older study they did a few years back.?. Before inverter mini-splits.

Looking at what they wanted to start off with, their data collection ideas
are what might be called the "Shot Gun" or Kitchen Sink method.

I half expected to see something like, "Be sure to get the installer's wife's maiden name"..
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Old 02-19-13, 11:07 AM   #16
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I'm getting ready to install a Mitsubishi 2-zone mini-split and decided to mount the outside unit on a small platform outside the second floor on the north side of the house. Here in South Carolina, the cooling season is longer than the heating season, so having the unit on the north side keeps it out of the hot summer sun. A second reason for having it "upstairs" is to keep it above the approx 8 foot deep cold air drainage flow that flows past the house on clear windless winter nights. This location also requires shorter power and tubing runs than a ground level installation and makes it more difficult for potential copper thieves to make off with the outside unit (not that this is a problem yet in my rural location).
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Old 02-19-13, 01:29 PM   #17
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That sounds good, but you want to be sure the unit is mounted so it motor vibration won't be transmitted into your home.

I used some coroplas (stuff used to make signs) to block snow and rain, (gutter over-flow)
and it conducts sound into the house.


The top edge is now taped to the siding. Our bathroom is on the other side of the wall.
There are times when the Sanyo is really cranking, the low frequency vibrations are very noticeable.
Especially when you are in the bathroom. Loud enough, so I wouldn't want it near my bedroom..

It's not that Sanyos make a lot of noise, they don't.
But, the motors and their conducted vibrations, can turn the wall into a big speaker-like surface.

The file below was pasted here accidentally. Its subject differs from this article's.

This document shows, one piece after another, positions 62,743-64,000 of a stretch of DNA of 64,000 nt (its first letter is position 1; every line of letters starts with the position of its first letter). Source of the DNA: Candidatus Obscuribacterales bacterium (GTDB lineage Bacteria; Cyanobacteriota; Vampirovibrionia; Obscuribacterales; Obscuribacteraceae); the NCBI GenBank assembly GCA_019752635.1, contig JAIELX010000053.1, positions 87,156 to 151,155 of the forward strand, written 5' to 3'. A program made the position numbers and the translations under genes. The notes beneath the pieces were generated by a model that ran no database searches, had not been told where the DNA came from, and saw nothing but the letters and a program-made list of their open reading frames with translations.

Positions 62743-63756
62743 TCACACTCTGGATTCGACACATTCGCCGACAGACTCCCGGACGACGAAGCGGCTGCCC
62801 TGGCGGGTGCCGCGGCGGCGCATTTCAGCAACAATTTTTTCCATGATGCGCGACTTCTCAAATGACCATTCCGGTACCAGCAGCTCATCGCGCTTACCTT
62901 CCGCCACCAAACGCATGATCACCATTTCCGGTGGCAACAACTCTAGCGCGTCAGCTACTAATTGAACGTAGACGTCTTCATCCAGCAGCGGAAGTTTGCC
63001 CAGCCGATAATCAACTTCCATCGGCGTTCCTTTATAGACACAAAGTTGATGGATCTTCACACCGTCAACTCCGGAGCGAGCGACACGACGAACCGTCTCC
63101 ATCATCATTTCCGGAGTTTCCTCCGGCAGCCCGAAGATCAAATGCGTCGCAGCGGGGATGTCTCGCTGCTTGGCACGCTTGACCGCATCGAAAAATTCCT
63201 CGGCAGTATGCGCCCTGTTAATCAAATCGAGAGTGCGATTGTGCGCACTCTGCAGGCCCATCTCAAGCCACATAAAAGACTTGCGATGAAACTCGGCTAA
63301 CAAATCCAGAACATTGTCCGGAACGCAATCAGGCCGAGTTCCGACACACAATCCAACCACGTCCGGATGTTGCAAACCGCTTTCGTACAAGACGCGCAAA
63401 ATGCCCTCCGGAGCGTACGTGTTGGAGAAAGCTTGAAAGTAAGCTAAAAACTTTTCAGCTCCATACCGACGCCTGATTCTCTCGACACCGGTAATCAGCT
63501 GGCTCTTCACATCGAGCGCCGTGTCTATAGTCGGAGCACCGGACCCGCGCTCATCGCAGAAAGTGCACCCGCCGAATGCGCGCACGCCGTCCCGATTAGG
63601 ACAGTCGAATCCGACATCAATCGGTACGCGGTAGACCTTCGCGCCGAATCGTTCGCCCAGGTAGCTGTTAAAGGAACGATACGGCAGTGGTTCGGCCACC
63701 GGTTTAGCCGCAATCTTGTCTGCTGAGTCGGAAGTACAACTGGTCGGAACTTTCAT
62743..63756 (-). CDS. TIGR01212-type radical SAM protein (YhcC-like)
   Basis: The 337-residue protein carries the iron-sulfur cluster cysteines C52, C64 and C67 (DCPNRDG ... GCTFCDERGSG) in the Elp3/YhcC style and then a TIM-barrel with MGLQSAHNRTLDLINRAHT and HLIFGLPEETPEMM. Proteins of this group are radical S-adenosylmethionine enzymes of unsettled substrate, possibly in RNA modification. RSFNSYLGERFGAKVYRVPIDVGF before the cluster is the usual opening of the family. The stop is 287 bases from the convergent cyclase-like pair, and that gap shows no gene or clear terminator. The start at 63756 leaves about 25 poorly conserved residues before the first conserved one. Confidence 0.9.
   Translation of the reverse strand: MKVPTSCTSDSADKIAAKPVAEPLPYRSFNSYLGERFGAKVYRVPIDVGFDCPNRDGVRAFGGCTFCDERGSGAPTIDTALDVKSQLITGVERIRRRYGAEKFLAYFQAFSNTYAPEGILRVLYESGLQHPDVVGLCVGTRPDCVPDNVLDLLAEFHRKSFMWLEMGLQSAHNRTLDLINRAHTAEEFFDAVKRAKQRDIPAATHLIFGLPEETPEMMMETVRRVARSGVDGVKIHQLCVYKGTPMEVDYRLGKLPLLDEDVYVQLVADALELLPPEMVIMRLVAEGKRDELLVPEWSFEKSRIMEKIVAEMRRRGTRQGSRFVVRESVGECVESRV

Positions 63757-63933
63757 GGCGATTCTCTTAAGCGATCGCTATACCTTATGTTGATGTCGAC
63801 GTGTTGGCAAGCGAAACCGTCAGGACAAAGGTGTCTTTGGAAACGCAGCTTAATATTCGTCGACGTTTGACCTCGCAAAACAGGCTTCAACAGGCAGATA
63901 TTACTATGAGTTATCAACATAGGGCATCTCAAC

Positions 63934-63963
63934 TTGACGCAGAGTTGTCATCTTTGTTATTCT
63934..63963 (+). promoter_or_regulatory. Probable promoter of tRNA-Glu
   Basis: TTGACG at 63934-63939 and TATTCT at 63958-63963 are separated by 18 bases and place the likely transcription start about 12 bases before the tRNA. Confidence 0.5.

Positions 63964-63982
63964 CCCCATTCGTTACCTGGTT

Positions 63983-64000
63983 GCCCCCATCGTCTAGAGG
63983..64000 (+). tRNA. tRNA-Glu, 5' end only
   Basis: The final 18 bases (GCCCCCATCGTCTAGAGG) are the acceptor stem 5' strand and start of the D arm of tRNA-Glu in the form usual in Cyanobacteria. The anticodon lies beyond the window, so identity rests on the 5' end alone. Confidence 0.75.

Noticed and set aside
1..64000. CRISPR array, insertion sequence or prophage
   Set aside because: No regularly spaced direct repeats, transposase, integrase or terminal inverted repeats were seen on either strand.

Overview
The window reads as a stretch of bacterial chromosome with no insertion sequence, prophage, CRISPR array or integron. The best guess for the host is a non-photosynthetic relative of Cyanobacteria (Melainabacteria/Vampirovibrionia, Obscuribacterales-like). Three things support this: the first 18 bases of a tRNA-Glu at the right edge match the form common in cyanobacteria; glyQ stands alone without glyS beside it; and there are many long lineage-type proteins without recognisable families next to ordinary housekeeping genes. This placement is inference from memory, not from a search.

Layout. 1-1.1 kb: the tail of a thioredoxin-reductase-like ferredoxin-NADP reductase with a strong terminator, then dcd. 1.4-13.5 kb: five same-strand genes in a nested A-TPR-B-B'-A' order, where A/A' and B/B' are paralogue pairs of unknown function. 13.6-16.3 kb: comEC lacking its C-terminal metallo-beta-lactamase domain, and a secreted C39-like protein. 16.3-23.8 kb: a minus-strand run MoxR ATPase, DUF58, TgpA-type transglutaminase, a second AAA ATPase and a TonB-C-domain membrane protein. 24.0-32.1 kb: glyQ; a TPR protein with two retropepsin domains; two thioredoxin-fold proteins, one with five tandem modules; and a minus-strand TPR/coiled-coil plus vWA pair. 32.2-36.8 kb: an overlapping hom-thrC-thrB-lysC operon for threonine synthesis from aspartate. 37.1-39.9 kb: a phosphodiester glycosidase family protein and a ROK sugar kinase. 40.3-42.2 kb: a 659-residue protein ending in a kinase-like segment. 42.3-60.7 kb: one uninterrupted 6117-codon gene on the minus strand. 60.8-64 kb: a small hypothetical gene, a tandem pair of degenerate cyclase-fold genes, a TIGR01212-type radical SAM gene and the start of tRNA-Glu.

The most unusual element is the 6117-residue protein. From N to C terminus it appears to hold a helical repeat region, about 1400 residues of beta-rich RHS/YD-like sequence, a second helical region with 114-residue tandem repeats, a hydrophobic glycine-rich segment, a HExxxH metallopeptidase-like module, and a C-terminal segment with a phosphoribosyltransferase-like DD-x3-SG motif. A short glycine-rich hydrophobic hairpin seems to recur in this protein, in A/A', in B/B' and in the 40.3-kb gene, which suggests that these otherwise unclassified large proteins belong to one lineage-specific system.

Stand next to the Sanyo outdoors, you can hardly hear it.
But in the bathroom it's really drumming on the wall..

This isn't a problem with my other Sanyo, it's case is free standing.
Not connected to a rain roof..

That sheet of coroplas isn't that big of a conductor. It's not rigid, it's very flexible.
But, it's enough to make me want to replace it with a free-standing roof..
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Old 02-19-13, 04:09 PM   #18
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I plan to mount the unit using rubber grommets to damp any vibration that might reach the platform.
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Old 02-19-13, 06:07 PM   #19
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Quote:
Originally Posted by basjoos View Post
I plan to mount the unit using rubber grommets to damp any vibration that might reach the platform.
I've got the rubber shocks on the mounting feet, but they can only do so much.

I've seen a lot pics of wall mounted units, and most of them were on very
solid looking walls. Sometime brick walls.

I live in a 1956 wood frame house and if you hit the outside wall with
a tennis ball, it sounds like baseball @ 600 fps from inside the house..
A 6,000 BTUh window AC vibrates the whole bedroom wall..
That's another reason we like the Sanyos, they are pretty quite..
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Old 02-21-13, 02:46 AM   #20
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I like your idea, a few pages back, To have the outdoor unit under a open air Carport or the such,great idea, Worth doing. A simple Structure, With a plywood roof would work well. Keep the snow ,rain and leaf debris from impacting its performance.
Probably 2 sheets of 4x8 plywood would be enough for the roof area.
I have a 10x10 Gazebo that stays dry and snow free easily all but 2 feet in.